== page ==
This essay explores the aesthetic and material force of landscape in cinema, an entity that has long been considered an index of localized climates. I adopt a transmedial and triangulated approach to cinematic landscape as filmed image, as circulating imaginary, and as the physical ground of film production. I argue that cinema reveals, in the scene of production, a mutual exertion of spatial influence and the co-production of aesthetic-material meaning by multiple human and nonhuman actants. The polyphonous relationship of landscape and cinema allows me to complicate climate and Anthropocene abstractions with situated histories of desire, dispossession, circulation, and collaboration.
The Aesthetic and Material Force of Landscape in Cinema: Mediating Meaning from the Scene of Production
Debashree Mukherjee is Associate Professor of Film and Media in the Department of Middle Eastern, South Asian, and African Studies (MESAAS) at Columbia University in New York. Her first academic monograph, Bombay Hustle: Making Movies in a Colonial City (Columbia University Press, 2020), approaches film history as an ecology of material practice and practi-tioners. In her new research she is developing a media history of indenture and South-South migrations, spanning photography, communications infrastructures, and film traffic. Mukherjee edits the peer-reviewed journal BioScope: South Asian Screen Studies and has published in journals such as Film History and Feminist Media Histories.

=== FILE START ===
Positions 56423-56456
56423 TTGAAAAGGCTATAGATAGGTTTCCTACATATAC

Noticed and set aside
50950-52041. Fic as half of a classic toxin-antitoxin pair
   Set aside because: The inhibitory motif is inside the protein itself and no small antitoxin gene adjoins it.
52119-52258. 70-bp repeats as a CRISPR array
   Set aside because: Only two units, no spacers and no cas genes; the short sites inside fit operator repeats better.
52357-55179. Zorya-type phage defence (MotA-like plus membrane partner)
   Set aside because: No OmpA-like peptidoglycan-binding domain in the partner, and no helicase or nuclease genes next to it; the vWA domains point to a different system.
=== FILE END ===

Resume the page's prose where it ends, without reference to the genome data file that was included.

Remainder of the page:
Debashree Mukherjee; The Aesthetic and Material Force of Landscape in Cinema: Mediating Meaning from the Scene of Production. Representations 1 February 2022; 157 (1): 115–141. doi: https://doi.org/10.1525/rep.2022.157.6.115
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